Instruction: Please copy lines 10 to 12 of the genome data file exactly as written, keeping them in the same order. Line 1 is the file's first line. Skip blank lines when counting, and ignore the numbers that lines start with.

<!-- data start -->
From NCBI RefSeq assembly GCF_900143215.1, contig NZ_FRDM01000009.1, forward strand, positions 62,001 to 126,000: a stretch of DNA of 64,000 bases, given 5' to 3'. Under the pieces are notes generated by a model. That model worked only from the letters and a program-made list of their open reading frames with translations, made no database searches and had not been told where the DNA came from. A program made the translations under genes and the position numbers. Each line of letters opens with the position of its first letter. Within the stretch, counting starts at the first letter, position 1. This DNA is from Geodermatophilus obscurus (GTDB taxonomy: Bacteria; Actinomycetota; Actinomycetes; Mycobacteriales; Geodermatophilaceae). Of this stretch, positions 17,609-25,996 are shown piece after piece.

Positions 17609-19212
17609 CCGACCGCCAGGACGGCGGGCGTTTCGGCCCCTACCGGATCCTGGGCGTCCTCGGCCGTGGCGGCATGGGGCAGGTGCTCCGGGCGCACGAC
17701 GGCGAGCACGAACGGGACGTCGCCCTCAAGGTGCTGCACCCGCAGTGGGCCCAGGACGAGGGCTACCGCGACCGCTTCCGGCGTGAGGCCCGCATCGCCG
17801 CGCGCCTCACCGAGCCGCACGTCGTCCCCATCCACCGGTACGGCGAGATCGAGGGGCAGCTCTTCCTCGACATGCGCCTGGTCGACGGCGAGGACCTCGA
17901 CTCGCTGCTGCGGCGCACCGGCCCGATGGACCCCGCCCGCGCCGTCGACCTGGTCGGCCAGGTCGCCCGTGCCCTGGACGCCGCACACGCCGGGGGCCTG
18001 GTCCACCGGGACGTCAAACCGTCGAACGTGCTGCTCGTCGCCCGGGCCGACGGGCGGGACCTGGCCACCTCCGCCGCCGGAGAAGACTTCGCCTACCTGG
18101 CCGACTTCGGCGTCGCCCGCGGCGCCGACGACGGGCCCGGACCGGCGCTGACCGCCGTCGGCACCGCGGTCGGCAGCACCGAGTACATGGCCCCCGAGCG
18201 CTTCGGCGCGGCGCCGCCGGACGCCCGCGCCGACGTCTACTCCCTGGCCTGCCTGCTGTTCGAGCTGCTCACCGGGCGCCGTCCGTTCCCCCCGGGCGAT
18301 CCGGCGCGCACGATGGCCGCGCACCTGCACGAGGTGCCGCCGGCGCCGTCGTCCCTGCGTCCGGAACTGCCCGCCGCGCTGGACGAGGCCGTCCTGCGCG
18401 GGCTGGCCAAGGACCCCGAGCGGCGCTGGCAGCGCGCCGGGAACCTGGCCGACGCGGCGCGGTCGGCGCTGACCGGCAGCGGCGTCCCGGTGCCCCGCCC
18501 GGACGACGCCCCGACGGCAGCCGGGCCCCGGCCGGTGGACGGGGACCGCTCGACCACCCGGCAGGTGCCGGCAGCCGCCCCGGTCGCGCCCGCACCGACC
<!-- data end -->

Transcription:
18301 CCGGCGCGCACGATGGCCGCGCACCTGCACGAGGTGCCGCCGGCGCCGTCGTCCCTGCGTCCGGAACTGCCCGCCGCGCTGGACGAGGCCGTCCTGCGCG
18401 GGCTGGCCAAGGACCCCGAGCGGCGCTGGCAGCGCGCCGGGAACCTGGCCGACGCGGCGCGGTCGGCGCTGACCGGCAGCGGCGTCCCGGTGCCCCGCCC
18501 GGACGACGCCCCGACGGCAGCCGGGCCCCGGCCGGTGGACGGGGACCGCTCGACCACCCGGCAGGTGCCGGCAGCCGCCCCGGTCGCGCCCGCACCGACC